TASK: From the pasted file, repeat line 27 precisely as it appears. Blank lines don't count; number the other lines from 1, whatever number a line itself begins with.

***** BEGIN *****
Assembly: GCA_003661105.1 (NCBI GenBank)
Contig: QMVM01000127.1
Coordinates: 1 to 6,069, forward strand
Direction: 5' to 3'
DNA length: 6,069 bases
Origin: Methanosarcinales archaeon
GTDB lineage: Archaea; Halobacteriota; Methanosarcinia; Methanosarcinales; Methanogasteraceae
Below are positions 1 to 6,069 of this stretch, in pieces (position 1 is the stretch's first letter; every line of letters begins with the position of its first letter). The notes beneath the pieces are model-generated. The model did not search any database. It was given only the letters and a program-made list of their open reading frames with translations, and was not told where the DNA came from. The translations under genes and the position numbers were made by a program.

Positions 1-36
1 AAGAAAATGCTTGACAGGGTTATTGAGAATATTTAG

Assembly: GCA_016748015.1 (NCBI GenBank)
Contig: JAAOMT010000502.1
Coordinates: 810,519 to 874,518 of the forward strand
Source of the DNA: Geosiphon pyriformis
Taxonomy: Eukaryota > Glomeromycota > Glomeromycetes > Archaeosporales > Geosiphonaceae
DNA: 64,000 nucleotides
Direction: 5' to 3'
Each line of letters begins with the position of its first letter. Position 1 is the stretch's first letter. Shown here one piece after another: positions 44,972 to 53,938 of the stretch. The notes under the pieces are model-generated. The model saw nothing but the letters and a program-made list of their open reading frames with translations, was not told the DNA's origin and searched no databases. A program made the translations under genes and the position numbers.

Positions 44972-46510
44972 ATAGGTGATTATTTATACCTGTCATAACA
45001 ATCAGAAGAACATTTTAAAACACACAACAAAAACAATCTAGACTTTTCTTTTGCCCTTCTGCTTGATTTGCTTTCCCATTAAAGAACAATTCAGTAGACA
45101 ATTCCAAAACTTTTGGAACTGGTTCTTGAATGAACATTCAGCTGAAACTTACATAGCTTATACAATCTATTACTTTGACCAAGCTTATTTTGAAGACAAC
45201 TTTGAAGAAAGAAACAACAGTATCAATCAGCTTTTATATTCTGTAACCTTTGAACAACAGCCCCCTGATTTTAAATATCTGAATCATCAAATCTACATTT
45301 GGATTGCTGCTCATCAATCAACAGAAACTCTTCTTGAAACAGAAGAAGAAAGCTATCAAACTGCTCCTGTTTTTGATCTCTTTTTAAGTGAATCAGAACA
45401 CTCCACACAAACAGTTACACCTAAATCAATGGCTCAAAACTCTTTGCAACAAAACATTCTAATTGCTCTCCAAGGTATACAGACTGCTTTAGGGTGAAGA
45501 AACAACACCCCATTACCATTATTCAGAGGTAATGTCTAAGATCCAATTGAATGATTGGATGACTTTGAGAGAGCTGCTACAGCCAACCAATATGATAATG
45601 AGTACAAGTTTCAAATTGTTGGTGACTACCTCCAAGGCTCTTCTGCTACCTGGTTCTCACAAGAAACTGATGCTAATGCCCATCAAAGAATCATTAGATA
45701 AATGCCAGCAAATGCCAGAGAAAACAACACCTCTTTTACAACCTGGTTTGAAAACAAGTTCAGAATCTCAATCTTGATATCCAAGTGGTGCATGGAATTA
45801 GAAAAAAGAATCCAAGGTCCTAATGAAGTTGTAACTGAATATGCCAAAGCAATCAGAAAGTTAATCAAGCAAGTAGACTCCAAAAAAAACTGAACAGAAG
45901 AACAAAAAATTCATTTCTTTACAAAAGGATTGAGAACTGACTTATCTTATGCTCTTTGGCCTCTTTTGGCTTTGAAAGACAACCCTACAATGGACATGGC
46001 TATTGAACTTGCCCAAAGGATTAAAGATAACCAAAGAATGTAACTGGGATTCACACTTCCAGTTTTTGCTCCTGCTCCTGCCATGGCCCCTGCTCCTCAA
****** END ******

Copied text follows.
45601 AGTACAAGTTTCAAATTGTTGGTGACTACCTCCAAGGCTCTTCTGCTACCTGGTTCTCACAAGAAACTGATGCTAATGCCCATCAAAGAATCATTAGATA